The present invention resides in a method of assembling an inflator for a vehicle occupant restraint. The inflator comprises a housing providing a gas flow path, a filter comprising a plurality of successive filter layers extending across the flow path, and a seal between the housing and the filter. The method comprises the steps of assembling the seal and filter by embedding a part of the filter into the material of the seal to provide a sealing relationship between the seal and filter and, thereafter, positioning the preassembled filter and seal in the housing.
Preferably, the seal is a graphite seal, and a part of the filter which is embedded into the material of the seal is a layer of metal felt. Also, the filter preferably comprises a porous ceramic mat and a plurality of metal mesh layers. The porous ceramic mat is also preferably embedded in the material of the seal, and the material of the seal is extruded into the layers of metal mesh.
An advantage of the present invention is that the preassembled filter and seal can be tested for seal effectiveness before positioning the subassembly in the inflator housing. If the seal is tested after assembly in the inflator housing and is defective, the inflator must be substantially disassembled for repair.
Further features of the present invention will become apparent to those skilled in the art to which the present invention relates from reading the following specification with reference to the accompanying drawings, in which:
FIG. 1 is a transverse view, partially in section, of a vehicle steering wheel with an inflatable occupant restraint module incorporating an inflator constructed in accordance with the present invention;
FIG. 2 is a transverse view, partially in section, of the inflator of FIG. 1;
FIG. 3 is an enlarged sectional view of a portion of the inflator of FIG. 2 showing the filter of the present invention sealed within the inflator housing;
FIG. 4 is an enlarged sectional view of the filter of FIG. 3 and the seals for the filter prior to preassembling the filter and seals;
FIG. 5 is an enlarged sectional view of the filter and seals of FIG. 4 after preassembling the filter and seals; and
FIG. 5A is a further enlarged sectional view of a portion of FIG. 5.
The present invention relates to an air bag inflator and particularly to an inflator for inflating an air bag to protect the driver of a vehicle. The present invention is applicable to various inflator constructions. As representative of the present invention, FIG. 1 illustrates an inflator 10. An air bag 12 is folded around the inflator 10. A cover 14 encloses the air bag 12 and the inflator 10. The inflator 10, the air bag 12, and the cover 14 form a module which is mounted on a vehicle steering wheel 16.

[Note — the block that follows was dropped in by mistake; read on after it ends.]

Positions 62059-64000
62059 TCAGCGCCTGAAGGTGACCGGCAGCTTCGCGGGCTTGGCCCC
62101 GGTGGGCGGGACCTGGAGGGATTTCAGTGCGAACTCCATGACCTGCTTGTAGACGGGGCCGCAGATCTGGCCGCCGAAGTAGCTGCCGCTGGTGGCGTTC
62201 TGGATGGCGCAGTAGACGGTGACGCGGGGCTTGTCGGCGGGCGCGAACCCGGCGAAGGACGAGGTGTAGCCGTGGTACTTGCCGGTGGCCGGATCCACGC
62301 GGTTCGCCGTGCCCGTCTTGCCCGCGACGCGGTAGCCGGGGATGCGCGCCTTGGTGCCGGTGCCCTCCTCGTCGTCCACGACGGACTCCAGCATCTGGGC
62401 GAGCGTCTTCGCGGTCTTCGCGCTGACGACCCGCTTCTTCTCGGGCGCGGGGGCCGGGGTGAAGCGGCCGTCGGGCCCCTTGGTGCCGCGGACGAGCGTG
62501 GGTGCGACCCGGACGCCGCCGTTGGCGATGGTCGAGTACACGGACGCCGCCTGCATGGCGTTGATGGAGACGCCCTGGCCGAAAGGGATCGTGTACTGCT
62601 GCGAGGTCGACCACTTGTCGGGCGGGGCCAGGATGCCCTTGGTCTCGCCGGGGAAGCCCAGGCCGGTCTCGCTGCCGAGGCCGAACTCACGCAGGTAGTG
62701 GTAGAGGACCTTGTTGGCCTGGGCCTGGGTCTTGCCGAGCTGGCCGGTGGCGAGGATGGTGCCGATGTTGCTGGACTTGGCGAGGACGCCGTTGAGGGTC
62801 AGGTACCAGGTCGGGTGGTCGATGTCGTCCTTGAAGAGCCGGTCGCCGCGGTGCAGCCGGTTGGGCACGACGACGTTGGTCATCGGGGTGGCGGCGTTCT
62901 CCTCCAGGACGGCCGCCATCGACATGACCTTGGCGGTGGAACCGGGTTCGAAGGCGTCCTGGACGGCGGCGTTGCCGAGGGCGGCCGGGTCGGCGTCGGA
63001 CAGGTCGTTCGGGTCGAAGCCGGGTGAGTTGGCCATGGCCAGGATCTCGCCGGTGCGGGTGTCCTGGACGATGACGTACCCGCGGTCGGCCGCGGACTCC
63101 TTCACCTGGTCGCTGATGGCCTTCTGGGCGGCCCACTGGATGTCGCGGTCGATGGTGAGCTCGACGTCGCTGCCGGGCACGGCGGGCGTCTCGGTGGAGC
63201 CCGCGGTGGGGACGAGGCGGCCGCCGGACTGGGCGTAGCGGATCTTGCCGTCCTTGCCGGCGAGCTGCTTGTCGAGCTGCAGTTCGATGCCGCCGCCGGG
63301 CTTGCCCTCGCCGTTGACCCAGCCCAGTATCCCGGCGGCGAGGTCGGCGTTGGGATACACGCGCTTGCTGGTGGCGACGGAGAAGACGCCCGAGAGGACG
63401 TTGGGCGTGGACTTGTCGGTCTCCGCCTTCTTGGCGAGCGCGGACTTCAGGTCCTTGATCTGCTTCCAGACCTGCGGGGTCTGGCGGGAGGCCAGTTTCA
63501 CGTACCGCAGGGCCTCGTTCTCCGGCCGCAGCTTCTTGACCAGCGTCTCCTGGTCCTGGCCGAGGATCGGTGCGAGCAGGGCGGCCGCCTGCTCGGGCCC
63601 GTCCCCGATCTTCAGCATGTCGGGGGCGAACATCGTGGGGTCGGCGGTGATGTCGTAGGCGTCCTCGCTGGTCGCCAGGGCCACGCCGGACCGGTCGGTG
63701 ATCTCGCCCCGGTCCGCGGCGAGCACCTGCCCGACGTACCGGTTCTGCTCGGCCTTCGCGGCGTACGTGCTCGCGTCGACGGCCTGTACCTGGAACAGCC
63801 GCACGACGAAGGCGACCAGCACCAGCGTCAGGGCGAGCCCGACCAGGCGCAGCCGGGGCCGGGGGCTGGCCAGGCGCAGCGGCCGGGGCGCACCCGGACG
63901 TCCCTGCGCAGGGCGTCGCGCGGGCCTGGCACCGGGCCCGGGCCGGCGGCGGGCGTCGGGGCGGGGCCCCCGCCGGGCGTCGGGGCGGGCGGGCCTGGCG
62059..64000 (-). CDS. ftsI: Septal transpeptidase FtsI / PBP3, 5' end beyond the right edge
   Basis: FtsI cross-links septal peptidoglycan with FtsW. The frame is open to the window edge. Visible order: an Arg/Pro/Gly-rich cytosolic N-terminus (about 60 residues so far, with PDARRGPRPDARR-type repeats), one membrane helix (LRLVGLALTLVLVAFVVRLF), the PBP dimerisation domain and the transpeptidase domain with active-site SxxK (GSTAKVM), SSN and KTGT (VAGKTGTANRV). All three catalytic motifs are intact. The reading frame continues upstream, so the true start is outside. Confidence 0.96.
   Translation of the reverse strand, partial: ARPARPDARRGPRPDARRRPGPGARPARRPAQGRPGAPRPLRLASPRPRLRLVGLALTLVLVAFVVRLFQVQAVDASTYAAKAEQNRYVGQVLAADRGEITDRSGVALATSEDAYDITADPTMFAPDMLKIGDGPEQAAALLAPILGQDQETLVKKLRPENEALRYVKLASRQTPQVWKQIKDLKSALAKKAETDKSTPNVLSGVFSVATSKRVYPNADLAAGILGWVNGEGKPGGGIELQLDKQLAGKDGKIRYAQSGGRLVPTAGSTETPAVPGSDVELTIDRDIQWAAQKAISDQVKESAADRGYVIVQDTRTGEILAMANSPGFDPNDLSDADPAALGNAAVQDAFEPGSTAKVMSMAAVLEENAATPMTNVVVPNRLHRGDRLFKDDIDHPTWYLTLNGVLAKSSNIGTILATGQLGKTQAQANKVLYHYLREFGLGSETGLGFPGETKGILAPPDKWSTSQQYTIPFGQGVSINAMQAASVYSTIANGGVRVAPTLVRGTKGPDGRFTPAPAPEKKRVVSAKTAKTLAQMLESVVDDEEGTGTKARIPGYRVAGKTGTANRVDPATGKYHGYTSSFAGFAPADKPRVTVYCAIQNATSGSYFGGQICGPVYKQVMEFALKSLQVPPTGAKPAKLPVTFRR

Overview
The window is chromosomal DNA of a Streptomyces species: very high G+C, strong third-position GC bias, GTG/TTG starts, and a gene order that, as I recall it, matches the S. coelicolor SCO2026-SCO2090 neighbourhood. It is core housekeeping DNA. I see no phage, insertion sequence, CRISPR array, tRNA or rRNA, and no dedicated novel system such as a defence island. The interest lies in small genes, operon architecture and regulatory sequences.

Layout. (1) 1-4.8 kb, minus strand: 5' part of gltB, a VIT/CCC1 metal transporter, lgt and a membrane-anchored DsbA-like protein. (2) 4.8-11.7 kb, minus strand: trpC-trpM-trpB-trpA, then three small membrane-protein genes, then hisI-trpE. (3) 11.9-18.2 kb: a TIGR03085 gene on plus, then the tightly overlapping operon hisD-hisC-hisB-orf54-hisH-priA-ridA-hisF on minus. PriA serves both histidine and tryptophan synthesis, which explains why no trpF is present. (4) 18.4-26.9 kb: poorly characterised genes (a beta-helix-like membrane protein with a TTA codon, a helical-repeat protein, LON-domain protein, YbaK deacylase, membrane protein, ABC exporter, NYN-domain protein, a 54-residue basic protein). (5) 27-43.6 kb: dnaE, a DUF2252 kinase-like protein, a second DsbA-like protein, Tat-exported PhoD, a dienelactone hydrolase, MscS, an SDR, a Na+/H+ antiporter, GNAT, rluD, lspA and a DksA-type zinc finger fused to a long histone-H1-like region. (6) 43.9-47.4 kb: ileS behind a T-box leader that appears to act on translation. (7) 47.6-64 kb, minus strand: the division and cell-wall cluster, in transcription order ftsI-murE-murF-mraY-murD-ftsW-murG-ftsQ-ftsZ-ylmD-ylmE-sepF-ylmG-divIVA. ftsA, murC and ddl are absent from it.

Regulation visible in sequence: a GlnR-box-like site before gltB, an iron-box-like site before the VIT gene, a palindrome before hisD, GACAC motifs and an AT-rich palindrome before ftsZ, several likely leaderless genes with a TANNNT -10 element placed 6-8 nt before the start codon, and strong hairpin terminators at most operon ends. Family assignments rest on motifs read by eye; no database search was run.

Upon the occurrence of sudden vehicle deceleration, such as occurs in a collision, the inflator 10 is energized and produces a large volume of gas. The flow of gas from the inflator 10 expands the air bag 12. As the air bag 12 starts to expand, it breaks weakened portions in the cover 14. One of the weakened portions is designated 18 in FIG. 1. As the air bag 12 continues to expand, it moves into the space between the driver of the vehicle and the steering wheel 16 to restrain movement of the driver, as is known.
The inflator 10 (FIG. 2) includes a housing 40. The housing 40 is made of three pieces, namely, a diffuser cup 42, a combustion cup 44, and a combustion chamber cover 46. The diffuser cup 42, the combustion cup 44, and the combustion chamber cover 46 are made of a metal, such as UNS S30100 stainless steel.
The diffuser cup 42 is generally cup-shaped and has a cylindrical side wall 50 extending around the central axis 52 of the inflator 10. The side wall 50 extends between a flat upper end wall 54 and a flat lower flange 56. The end wall 54 and the flange 56 are generally parallel to each other and perpendicular to the axis 52. An annular array of gas outlet openings 58 extends circumferentially around an upper portion of the diffuser cup side wall 50.